One Hit Wonders: Jim McAllester
By Glenn McFarlane, of the Herald Sun
Jim McAllester was considered a football journeyman when he had his “moment in the sun” for Collingwood midway through the 1984 season.
He had already played for two other VFL clubs – two games with Essendon in 1980 (without gaining a disposal in either as he spent most of the time on the bench) and 24 games across two seasons for Footscray in 1981-82. He then had a season with East Ballarat in 1983, attracting the interest of the Magpies after being a part of the Ballarat Football League side that had swept the field to win the country championships.
Still, there were few expectations when Collingwood gave the rising 25-year-old a third chance in 1984 to rekindle a league career that had barely got warm beforehand. A utility in the true definition of the word, the 190cm McAllester could play in a variety positions in attack and defence, and was even known to occasionally fill in as an undersized but competitive ruckman.
He performed well in the preseason matches, leading coach John Cahill to select him for the club’s round one 1984 clash with Melbourne at Victoria Park.
The other new Magpies alongside him that day were Bruce Abernethy from North Melbourne, much-talked about Queensland sharpshooter Dale Woodhall and 18-year-old Mark Beers, son of premiership Magpie Brian Beers. Wearing the No. 46 jumper and sporting a beard he would become known for, McAllester had two kicks for two goals that afternoon.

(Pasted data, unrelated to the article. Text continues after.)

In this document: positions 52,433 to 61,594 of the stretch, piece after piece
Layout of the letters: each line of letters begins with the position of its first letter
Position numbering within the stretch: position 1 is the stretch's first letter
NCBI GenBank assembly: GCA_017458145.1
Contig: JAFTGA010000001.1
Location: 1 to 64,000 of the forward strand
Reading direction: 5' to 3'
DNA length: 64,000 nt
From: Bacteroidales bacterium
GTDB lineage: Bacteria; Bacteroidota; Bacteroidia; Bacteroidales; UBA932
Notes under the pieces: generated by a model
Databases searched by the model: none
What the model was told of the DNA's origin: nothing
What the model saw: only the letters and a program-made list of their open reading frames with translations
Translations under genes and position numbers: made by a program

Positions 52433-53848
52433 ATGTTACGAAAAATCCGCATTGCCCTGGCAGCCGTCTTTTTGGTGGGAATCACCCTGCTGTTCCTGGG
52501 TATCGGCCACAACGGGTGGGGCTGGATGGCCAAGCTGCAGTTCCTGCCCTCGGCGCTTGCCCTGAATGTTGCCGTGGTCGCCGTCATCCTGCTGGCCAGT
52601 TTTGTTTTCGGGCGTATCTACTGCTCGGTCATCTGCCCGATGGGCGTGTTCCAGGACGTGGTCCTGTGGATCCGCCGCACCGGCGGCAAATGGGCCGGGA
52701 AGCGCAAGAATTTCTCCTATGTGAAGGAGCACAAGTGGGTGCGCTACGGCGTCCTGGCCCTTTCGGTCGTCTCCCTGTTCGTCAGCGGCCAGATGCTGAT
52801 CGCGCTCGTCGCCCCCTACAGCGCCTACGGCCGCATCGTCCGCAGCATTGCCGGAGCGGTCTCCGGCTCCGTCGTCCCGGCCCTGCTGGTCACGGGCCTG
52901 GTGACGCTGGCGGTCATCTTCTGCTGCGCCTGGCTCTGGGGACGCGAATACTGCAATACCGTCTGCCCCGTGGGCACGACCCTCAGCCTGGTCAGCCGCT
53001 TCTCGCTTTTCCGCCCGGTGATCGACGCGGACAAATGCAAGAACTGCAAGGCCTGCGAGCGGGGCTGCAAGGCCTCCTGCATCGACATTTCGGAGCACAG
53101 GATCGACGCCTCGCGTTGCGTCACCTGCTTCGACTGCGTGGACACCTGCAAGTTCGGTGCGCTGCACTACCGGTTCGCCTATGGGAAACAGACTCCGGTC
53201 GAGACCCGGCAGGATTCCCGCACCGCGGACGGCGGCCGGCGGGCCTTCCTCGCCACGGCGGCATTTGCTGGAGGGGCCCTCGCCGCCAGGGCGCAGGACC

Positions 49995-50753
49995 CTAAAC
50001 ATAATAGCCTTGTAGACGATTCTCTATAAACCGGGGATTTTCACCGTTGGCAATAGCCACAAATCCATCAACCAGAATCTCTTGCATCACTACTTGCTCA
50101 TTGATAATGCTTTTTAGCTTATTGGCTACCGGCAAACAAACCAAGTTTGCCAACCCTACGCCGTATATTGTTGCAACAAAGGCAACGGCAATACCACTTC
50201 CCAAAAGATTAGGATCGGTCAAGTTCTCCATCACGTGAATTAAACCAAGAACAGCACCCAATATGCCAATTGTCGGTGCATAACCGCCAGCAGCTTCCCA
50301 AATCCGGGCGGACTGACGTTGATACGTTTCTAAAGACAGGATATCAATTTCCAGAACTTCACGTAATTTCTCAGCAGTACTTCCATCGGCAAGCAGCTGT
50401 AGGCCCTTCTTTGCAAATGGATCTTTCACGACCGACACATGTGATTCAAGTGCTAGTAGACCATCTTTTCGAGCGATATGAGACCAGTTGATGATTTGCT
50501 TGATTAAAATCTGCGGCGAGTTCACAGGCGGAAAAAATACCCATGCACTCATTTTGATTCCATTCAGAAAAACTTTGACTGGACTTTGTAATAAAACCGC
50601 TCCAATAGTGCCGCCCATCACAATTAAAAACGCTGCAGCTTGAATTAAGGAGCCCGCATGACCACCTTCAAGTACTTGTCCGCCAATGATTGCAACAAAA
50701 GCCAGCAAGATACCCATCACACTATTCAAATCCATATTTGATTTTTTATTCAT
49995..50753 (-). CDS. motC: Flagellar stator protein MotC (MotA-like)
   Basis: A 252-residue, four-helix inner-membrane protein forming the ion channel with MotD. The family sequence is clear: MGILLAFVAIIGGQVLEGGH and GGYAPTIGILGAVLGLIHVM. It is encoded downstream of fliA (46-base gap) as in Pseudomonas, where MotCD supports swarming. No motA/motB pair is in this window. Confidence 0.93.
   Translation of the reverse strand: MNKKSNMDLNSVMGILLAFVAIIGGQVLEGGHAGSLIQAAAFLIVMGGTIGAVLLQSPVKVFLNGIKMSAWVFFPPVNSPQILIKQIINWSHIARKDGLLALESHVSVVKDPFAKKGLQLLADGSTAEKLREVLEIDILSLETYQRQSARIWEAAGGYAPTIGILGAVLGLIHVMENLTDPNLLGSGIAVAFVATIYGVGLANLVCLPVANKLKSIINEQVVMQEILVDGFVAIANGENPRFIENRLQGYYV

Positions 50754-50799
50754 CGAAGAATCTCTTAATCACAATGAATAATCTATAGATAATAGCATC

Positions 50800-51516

He played seven of the club’s first eight games in 1984, kicking goals in all but two of them, including 3.4 from 14 disposals against North Melbourne in round six.
But McAllester lost his place in the team, and wasn’t recalled to the senior side until the round 14 clash with Sydney at the SCG. It would prove a momentous game for him, and a controversial one for the Swans.
Incredibly, on the eve of that game, Swans’ coach Ricky Quade had been rushed to hospital after collapsing, and Barry Round was believed to have been forced into retirement. Quade would never coach again, while Round would make his return to the team.
It was later revealed a personal rift between the two had been the cause of the issue, leaving the club’s chairman of selectors Tony Franklin to take charge of the team that day against Collingwood before a more permanent replacement (Bob Hammond) could be found.
There would be Magpie connections – past and future – in the Swans’ line-up that day. One of Collingwood’s favourite sons, Bill Picken, wearing the No. 14 jumper, played his 10th game for Sydney, having earlier played 217 for the Magpies. No one knew it then, but he would return to Victoria Park before his career was over.
Paul Hawke, one of the Swans’ best players that afternoon, would one day become a Magpie, as would Greg Smith– dubbed ‘the Bionic Man’ for his capacity to play hurt.
It was Peter Daicos’ 100th game of football, so there was plenty of incentive for Collingwood, not to mention the fact that the Magpies hadn’t beaten the Swans at the SCG leading into the game.